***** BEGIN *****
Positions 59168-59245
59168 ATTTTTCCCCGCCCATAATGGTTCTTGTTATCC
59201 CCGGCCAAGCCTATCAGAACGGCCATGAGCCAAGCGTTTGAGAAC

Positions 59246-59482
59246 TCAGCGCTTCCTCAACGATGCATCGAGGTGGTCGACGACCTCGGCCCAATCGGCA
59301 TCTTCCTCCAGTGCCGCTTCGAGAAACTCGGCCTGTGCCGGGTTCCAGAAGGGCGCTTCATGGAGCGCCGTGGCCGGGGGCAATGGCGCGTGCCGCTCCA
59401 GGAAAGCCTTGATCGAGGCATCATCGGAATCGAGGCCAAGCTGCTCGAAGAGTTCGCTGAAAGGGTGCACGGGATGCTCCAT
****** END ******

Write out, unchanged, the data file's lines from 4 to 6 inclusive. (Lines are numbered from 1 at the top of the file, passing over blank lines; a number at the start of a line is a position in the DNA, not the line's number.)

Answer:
Positions 59246-59482
59246 TCAGCGCTTCCTCAACGATGCATCGAGGTGGTCGACGACCTCGGCCCAATCGGCA
59301 TCTTCCTCCAGTGCCGCTTCGAGAAACTCGGCCTGTGCCGGGTTCCAGAAGGGCGCTTCATGGAGCGCCGTGGCCGGGGGCAATGGCGCGTGCCGCTCCA